For learning. For inspiration. Or just for fun.
Cave : Make as many words as you can from the letters of a 9-letter word. Can you beat our score?
Cave

SEE how many words you can make using the letters below. All your words must be at least 4 letters long, and must include the letter (change).

We found commonly used words, plus one 9-letter word. Can you do better?

Use each letter only once. But if there are e.g. two As, you can used them both.

Don’t count proper nouns such as April, Zeus, or Newcastle (pretty much anything that has to be spelled with a capital letter at the start), or acronyms like HMRC.

Don’t just add -S for plurals or third person singular verbs, e.g. CAT → CATS or SPEAK → SPEAKS.

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Picture: © Martin Dawes, Geograph. Licence: CC BY-SA 2.0. View original
This cave in Kirkdale, North Yorkshire, had people baffled when early 19th century scientists identified the remains of animals such as zebra and antelope. One theory was that they had been swept there in Noah’s Flood, but William Buckland, Dean of Christ Church and Professor of Geology at Oxford, showed that the cave had been the den of a hyena, and that these typically sub-Saharan creatures had once roamed Yorkshire.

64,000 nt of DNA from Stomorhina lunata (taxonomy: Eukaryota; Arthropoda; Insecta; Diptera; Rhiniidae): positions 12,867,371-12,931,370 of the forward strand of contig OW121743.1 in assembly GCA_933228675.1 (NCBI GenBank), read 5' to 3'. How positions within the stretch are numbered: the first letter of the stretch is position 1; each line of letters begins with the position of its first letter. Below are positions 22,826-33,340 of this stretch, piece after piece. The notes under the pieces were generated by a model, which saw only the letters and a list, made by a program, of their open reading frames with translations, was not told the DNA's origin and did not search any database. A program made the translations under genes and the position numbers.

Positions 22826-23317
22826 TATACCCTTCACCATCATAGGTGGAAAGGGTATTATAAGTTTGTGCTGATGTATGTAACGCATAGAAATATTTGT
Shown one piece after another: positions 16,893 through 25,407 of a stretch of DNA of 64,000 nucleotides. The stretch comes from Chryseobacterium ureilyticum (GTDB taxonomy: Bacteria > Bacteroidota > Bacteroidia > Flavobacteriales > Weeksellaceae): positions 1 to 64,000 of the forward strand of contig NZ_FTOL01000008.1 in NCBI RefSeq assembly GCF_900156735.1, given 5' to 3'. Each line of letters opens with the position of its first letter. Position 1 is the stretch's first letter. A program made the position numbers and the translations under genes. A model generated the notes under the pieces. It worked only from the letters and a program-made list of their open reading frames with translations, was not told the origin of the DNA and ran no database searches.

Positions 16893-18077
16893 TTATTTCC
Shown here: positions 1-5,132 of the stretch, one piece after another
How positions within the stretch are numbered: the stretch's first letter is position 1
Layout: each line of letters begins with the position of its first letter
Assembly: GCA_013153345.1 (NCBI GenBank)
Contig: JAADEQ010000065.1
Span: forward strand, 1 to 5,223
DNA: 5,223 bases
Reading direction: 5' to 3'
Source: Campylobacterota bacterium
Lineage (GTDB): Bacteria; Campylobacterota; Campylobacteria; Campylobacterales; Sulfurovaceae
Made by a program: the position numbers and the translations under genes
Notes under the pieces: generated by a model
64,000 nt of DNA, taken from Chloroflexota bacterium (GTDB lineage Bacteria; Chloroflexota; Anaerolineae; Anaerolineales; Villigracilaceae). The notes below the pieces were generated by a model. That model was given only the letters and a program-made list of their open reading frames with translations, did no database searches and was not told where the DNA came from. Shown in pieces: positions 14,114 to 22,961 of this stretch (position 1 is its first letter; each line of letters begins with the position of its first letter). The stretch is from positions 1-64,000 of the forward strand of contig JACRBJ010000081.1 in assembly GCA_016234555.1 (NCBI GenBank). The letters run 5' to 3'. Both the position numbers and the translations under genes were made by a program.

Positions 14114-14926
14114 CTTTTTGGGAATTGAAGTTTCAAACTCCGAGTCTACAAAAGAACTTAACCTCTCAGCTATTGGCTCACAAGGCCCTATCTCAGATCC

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Letters Game

Make words from two or more of the tiles below. What is the highest-scoring word you can make?

Press enter or type a space to see feedback on your word.

More like this: High Tiles Games with Words

Numbers Game

Work across from the number on the left, applying each arithmetical operation to the previous answer. What’s the final total?

Tip: Click any of the four inner squares to check your running total.

More like this: Maths Steps (Mental Arithmetic Game) Mental Arithmetic

Selected Stories
By Sir Arthur Conan Doyle
(1859-1930)
High above the roof of the Amazonian rainforest, Professor Challenger sees something that eerily reminds him of home.
By Henry of Huntingdon
(?1088-?1157)
King Canute enacted a memorable demonstration of the limits of government power.
Scottish King David I hoped to exploit the unpopularity of the Normans by trading on his own English heritage.
By Elfric of Eynsham
(955-1010)
Elfric, the tenth-century English abbot, suggests a practical way of thinking about the Presentation of Christ in the Temple.
By Saint Bede of Jarrow
(672-735)
St Bede explains how the Exodus and the Ten Commandments are related to Easter and Whitsuntide.
By Richard Cobden
(1804-1865)
It is not politicians and their policies that create wealth, but the hard work and ingenuity of ordinary people.